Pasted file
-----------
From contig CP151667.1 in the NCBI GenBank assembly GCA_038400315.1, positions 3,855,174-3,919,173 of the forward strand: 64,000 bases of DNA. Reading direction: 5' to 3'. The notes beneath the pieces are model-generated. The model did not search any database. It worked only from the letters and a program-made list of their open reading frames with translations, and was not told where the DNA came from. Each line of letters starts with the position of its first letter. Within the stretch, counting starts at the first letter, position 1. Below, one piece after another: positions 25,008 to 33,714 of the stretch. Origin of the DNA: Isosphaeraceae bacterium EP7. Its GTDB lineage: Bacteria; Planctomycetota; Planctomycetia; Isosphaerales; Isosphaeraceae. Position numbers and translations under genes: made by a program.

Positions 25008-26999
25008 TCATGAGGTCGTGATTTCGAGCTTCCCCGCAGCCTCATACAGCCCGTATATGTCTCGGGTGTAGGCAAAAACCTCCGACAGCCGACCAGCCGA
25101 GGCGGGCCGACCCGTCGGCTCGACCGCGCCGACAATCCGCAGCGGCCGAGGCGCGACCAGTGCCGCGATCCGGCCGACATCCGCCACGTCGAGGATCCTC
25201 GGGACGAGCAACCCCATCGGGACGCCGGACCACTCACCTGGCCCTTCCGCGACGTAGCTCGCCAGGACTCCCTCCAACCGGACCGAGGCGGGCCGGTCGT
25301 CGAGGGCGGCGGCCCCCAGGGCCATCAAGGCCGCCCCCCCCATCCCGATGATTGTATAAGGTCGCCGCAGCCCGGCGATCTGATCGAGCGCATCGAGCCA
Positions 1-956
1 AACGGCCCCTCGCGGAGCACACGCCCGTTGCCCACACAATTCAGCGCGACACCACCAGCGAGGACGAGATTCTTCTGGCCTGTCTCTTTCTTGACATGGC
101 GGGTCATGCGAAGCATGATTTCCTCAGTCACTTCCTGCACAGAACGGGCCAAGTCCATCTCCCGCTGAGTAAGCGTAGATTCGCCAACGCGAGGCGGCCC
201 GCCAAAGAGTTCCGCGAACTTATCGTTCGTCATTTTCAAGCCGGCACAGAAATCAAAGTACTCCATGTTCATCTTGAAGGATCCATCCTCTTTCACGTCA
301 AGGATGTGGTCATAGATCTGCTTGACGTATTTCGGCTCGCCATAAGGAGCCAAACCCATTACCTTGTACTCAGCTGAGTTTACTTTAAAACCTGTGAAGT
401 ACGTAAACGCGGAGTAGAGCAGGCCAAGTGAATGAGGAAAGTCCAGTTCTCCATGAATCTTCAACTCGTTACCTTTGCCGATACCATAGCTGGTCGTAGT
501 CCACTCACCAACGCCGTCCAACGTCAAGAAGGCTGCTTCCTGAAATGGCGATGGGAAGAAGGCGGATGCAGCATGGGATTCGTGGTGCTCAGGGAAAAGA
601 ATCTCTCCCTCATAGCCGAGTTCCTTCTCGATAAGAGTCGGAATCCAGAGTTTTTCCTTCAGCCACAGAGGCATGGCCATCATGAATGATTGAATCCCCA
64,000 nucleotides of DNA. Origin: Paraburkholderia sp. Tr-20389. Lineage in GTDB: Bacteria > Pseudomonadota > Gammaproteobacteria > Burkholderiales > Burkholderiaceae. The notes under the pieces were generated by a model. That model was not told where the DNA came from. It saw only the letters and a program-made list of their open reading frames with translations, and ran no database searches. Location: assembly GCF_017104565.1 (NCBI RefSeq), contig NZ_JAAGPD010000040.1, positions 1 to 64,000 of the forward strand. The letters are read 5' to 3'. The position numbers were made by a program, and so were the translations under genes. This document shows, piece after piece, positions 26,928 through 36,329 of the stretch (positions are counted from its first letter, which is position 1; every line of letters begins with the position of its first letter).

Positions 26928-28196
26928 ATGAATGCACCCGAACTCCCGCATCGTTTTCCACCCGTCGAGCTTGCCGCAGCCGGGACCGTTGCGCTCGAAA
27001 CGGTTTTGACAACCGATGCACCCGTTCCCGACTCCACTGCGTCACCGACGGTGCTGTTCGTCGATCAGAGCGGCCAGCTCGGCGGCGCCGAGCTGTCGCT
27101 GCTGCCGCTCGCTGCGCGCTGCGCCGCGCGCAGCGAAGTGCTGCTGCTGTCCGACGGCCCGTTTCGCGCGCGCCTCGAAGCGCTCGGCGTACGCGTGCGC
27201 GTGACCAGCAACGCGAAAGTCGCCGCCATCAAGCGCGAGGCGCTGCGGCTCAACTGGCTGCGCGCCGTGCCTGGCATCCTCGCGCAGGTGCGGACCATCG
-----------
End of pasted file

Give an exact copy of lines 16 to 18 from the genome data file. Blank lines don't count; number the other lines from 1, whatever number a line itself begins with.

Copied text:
Positions 26928-28196
26928 ATGAATGCACCCGAACTCCCGCATCGTTTTCCACCCGTCGAGCTTGCCGCAGCCGGGACCGTTGCGCTCGAAA
27001 CGGTTTTGACAACCGATGCACCCGTTCCCGACTCCACTGCGTCACCGACGGTGCTGTTCGTCGATCAGAGCGGCCAGCTCGGCGGCGCCGAGCTGTCGCT